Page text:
Tuesday, June 29, 2004

Christians and War

How's this for logic. Bush is a Christian. Bush is a war monger. Ergo, Christians are all war mongers. That's true right?

Thankfully not! Though I am not a Christian, many people close to me are, including my own spawn (despite my constant atheistic proselytizing). In fact a very good friend of mine sent me this email (edited) about a sermon delivered in his West Houston Church last weekend.

Yesterday’s sermon at our church was about war. Our Reverend based his sermon on a book by one of the professors at the seminary he attended. The sermon described how early Christians usually weren’t in the Roman army because the Roman's were persecuting them. I guess they thought that Christians made better lion food than soldiers. However, in 312 AD the laws were changed to where it was not illegal to be Christian, and gradually more Christians enlisted in the military (for the bennies - GI bill etc.). He said Augustine (354-430 ad) and Ambrose (both later were named saints) had discussed war frequently and Augustine wrote down conditions under which war is justified. Augustine said there were five conditions: 1) War must be fought under constituted authority. 2) War must be fought only against the wrongdoers. 3) One must keep one’s word, even with the enemy. 4) War shall not be to seek revenge. 5) Must show mercy to defeated and captives.

In his book, our Reverend's professor idenified 6 different pre-conditions that Christians should make sure are met prior to resorting to war: 1) Justifiable cause. 2) Legitimate authority. 3) Last resort. 4) A declaration stating clear reason for war must be made. 5) War shall be waged proportional to the problem. 6) Must be a reasonable chance of success. Although our Minister did not give his opinion on whether the Iraq invasion and occupation met these tests, he talked about how sadly there always seems to be a human conflict or war somewhere on the planet, and about pacifism in the early church. He also talked about the need today for Christians to repent for wars, dialog with others, help those hurt by war, love thy neighbor and teach people how to love one another.

A timely sermon at XXXXX Church.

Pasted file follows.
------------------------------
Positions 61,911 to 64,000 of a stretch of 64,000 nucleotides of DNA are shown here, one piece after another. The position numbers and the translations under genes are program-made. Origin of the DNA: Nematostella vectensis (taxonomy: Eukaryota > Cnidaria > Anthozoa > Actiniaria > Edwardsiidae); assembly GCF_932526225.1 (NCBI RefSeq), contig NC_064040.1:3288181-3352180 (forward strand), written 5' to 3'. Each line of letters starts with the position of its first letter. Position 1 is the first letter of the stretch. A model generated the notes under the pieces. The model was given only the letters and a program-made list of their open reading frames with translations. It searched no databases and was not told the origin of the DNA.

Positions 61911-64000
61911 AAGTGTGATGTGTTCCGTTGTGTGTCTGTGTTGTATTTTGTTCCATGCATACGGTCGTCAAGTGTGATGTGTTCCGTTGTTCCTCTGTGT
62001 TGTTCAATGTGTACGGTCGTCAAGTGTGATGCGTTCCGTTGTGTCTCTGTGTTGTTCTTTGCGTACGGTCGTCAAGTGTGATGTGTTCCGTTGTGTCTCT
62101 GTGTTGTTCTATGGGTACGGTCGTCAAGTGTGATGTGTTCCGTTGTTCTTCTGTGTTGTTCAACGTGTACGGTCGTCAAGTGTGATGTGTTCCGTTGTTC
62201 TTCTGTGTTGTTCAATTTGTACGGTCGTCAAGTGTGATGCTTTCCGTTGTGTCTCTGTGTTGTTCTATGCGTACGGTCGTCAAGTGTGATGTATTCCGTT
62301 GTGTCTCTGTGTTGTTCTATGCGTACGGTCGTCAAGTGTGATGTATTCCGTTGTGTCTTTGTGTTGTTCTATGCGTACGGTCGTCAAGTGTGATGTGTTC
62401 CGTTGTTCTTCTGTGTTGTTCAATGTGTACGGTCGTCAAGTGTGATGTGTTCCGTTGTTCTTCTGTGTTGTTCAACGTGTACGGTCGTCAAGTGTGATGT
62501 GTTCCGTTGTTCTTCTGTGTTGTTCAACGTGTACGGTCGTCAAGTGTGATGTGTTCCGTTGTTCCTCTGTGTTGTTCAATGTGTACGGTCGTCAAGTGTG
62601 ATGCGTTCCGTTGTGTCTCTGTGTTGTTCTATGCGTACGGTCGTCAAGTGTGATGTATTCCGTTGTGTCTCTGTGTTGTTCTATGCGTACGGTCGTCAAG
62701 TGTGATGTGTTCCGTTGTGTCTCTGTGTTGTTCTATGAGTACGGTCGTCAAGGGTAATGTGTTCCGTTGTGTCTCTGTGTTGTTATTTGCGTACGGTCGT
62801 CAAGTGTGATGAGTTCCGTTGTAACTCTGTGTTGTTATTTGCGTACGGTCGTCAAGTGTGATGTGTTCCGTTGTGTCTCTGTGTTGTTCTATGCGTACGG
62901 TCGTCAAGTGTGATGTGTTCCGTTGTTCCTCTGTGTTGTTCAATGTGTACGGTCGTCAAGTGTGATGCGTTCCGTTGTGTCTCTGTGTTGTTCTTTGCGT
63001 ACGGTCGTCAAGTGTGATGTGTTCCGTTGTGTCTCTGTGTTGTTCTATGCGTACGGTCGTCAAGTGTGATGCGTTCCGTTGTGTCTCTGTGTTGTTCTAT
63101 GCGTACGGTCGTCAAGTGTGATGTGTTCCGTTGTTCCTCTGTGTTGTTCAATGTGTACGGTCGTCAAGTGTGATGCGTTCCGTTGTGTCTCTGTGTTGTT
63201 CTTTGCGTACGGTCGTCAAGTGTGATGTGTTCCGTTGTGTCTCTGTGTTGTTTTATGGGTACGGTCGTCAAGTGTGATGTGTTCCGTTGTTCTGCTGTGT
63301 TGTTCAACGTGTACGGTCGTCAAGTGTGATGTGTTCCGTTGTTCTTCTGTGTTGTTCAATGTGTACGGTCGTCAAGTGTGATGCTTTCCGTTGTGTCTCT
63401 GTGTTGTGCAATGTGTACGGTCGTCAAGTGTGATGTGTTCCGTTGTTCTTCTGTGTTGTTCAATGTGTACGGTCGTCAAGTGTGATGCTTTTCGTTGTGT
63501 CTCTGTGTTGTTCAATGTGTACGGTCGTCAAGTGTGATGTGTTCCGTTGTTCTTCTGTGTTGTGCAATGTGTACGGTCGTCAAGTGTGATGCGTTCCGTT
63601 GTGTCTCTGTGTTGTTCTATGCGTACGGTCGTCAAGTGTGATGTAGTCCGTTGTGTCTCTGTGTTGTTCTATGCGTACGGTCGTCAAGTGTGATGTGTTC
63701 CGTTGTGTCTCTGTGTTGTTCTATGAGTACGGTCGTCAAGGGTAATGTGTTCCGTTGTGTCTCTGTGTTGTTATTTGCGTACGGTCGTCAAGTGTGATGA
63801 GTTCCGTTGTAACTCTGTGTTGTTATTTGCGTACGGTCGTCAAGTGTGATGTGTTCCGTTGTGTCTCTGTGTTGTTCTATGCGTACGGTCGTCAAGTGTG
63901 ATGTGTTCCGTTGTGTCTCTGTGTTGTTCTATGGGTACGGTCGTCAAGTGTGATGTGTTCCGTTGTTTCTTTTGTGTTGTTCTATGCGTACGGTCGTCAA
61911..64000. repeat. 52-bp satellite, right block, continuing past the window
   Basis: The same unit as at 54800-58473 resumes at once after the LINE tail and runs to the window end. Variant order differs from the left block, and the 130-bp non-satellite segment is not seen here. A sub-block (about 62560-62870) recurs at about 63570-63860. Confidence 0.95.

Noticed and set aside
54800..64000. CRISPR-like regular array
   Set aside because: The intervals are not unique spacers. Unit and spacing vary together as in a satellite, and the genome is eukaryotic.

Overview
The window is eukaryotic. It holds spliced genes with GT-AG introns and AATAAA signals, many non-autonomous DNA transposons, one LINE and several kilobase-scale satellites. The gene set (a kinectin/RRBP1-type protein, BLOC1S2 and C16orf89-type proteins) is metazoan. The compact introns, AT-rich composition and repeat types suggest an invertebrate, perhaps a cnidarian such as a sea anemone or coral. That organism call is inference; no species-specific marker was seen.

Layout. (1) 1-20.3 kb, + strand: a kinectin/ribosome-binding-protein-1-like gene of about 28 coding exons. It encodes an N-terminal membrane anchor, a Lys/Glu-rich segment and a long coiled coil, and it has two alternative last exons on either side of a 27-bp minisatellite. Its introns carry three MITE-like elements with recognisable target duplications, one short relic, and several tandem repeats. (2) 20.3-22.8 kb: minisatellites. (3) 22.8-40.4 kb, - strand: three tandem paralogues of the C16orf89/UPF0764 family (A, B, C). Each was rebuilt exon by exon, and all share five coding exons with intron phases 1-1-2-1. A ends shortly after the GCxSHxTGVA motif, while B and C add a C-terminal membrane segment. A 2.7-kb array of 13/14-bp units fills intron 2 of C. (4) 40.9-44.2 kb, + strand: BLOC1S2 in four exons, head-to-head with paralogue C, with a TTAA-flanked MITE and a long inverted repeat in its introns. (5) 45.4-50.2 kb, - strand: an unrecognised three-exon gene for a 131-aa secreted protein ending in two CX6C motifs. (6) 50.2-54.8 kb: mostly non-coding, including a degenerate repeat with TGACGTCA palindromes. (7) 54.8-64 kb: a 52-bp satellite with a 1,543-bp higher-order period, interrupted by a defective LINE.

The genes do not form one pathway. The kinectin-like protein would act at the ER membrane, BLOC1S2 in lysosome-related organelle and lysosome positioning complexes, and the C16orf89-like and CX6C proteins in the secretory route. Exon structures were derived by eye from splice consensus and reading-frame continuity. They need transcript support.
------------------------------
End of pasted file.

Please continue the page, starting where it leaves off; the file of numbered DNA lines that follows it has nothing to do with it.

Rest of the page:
IMHO, in invading Iraq, the Bush camp broke at least 5 of the 6 rules described by the modern theologian, and at least 3 of the 5 stated by Augustine. But I guess W, Ashcroft, Rumsfeld, Cheney and others rationalize all this by thinking “Christians aren’t perfect, just forgiven.”

Amen for Christians.


Sunday, June 27, 2004

Farenheit 9/11

Saw the movie today. Took my wife, two teenage kids and a friend. We went to the 2:10 showing in a west Houston theater in a very, very Republican part of town. There was a line to get in. Not a sellout but probably 80% of the seats (200 to 250?) were sold. Loud applause at the end. (I even saw the ending later in the day because I lost my wallet and had to go back and search under the seat - same applause).

My wife, who is much less political than me, was very emotionally moved - to the point of crying coming out of the movie and later at home.

Take everyone to see this movie - especially Republicans. If they can still vote for Bush after seeing this movie then something is really wrong with them.


Tom Friedman puts himself in timeout

Tom has decided to take a sabbatical. I guess if you are wrong 50 times in a row you need a mental health break to keep your sanity. However, in today's editorial he addresses some issues dear to my heart, and brings up some useful statistics. His piece is about "a few of the headlines I'd like to read while I'm gone."

One of the headlines he would like to see is the following:

President Bush Stuns Electorate — Does His Own Version of Nixon to China and Announces Joint Chinese-American Crash Program for Developing Alternative Energies.

Roughly 30,000 new cars merge onto the roads in Beijing every single month. Every day, the newspaper headlines in China are about energy shortages, blackouts and brownouts. U.S. officials estimate that 24 out of China's 31 provinces are now experiencing power shortages. China's foreign policy today consists of two things Taiwan and searching for oil. China's oil imports jumped last year alone by 30 percent. This is not a healthy situation.


Developmentally, China's growth is soon going to be restrained, if it isn't already, by a sheer shortage of energy. Strategically, China and America could soon find themselves in a dangerous head-to-head competition for fuel.

This follows on my earlier post. No reasonable forecasting firm, government, industry, or academic is forecasting that non-OPEC oil has any room for growth in terms of deliverable daily capacity. NONE! ZIP! NADA! The best that can be achieved is to stay flat for a number of years, then continuous decline. Not only that, but most of OPEC has little room for growth either. Believe me, I have looked up close and personal at a lot of West Africa Deep Water plays and they don't give you a warm and fuzzy feeling. Yeah, money can be made there, but we are not talking about millions of barrels a day of production above existing field declines.

Which leads us to Saudi Arabia. How much can they deliver as a steady long term rate. Ten million barrels per day? Twelve million? Fifteen million? No one knows, but there is a lot of talk in expert circles that it is probably closer to 10 than 15.

The point is that even if Saudi can do 15 that will not sate the world thirst for crude. The Chinese are now hooked. They want to mainline this shit just like the Americans. The Indians are trying hard to get hooked too. Demand growth is inexorable. Yes, price rises will mitigate this demand growth, but as you have seen throughout the 20th and early 21st century, people fight wars for this stuff. The more expensive it gets, the more likely people will fight for their fix.